JUDY WOODRUFF: Well, just to button this up, what percentage said they would enroll in an exchange among those who are not insured?
JOHN DELLA VOLPE: Well, among the 22 percent of millennials who are not insured today, less than a third, about 29 percent, say they will definitely or probably enroll.
You have about 41 percent or so who are in the middle, on the fence. I think open to listen to the president over the next couple of weeks. And then you have, of course, the remainder who said they won't enroll under any circumstances.
JUDY WOODRUFF: And what about support for the president overall? We were saying a minute ago it's — that too has dropped. What did you find there?
JOHN DELLA VOLPE: Well, remember, millennials were the outliers, and one of two significant groups that helped elect the president and then reelect him in 2012.
And up until the last year or so, they have been outliers. But over the course of our last two surveys, they have actually fallen quite neatly with the rest of America, looking a lot like their older brothers and sisters. We have seen that — frankly, that the president's approval rating has decreased by about 11 points across board over the last year, significantly, 15 points among women, nine points among men.
And even among college students, his rate of approval is under 50 percent.
JUDY WOODRUFF: And what do they say about the Congress, which we know has also seen its approval ratings drop?
JOHN DELLA VOLPE: Unfortunately, those numbers are bad and getting worse.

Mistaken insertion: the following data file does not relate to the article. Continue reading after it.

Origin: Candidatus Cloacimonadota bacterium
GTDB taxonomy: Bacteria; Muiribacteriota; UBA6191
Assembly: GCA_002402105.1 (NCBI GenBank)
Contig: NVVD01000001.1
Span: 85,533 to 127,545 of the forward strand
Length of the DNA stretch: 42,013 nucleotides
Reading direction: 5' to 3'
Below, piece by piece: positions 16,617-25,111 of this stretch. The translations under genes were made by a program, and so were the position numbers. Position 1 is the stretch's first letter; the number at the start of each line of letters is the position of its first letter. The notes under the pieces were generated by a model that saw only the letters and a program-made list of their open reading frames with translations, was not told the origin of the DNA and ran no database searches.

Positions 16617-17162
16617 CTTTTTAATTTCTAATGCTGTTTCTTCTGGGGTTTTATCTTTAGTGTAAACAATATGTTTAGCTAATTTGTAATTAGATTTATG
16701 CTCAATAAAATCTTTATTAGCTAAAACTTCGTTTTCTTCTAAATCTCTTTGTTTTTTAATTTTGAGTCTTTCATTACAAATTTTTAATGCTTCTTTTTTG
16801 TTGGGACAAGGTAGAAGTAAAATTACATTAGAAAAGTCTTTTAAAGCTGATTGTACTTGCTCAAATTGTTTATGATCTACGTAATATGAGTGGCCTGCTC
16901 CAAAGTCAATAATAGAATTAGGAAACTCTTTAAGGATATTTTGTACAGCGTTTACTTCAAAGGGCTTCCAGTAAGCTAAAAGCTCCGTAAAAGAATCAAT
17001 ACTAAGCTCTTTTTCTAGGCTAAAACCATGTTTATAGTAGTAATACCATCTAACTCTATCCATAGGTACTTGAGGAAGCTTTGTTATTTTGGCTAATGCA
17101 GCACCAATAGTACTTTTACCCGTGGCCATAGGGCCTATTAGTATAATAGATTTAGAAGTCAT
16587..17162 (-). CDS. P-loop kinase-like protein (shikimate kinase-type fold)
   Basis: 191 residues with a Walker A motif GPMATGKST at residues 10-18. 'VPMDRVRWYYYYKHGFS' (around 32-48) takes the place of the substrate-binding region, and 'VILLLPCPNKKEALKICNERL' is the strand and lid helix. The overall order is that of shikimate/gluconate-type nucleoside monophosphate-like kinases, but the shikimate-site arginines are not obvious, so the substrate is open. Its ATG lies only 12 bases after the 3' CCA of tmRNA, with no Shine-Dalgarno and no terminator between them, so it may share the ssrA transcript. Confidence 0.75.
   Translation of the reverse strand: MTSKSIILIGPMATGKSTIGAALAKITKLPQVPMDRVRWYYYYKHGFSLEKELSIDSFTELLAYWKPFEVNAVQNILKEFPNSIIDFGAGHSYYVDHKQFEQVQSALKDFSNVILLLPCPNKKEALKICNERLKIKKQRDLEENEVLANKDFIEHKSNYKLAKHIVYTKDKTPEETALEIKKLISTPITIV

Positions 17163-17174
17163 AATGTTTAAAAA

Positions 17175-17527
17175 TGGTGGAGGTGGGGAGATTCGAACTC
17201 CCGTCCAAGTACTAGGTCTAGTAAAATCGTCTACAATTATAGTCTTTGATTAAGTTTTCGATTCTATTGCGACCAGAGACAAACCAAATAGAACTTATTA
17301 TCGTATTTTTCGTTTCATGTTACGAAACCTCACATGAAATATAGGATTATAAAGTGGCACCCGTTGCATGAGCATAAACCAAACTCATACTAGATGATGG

Democrats in Congress continue to fall and Republicans in Congress, only 19 percent of all — of young Americans underneath — under the age of 230 believe they're doing a good job or approve of the job that they're doing in Washington, D.C. So, as bad of a day this might be for the president and those who care about the Affordable Care Act, it's not any better for Republicans in Congress.
JUDY WOODRUFF: John, finally, I want to ask you about something I found fascinating in this poll, and that is young people's view of their student loan debt burden.
It is striking to me, because it didn't seem to always be affected by what political party they say they belong to.
JOHN DELLA VOLPE: Well, that's the thing.
If the president and members of Congress want to reconnect with young people, this is the issue to do that, to build some of that support. Economic issues specifically, issues related to student debt, is one issue that Democrat, Republicans, independents under 30, they can all agree on. And 57 percent say it is a major problem. Majorities of people from both parties think it's a national priority that needs to be settled right away.
JUDY WOODRUFF: And just quickly, is that something that has gotten worse over time? How do you see that?
JOHN DELLA VOLPE: We haven't tracked that particular question, Judy, over time. But we have seen, especially for the millennials who are under 25, this increase in importance, and for good reason, on economic issues.
So we see 90, almost 90 percent of young people in community colleges are impacted by the financial situations. These are people who wanted to go to four-year colleges who had to make a different choice, and attend a two-year or a community college instead. So, it's impacting millions of young people across America.
JUDY WOODRUFF: John Della Volpe, director of polling at the Harvard Institute of Politics, thank you.
JOHN DELLA VOLPE: Thanks, Judy.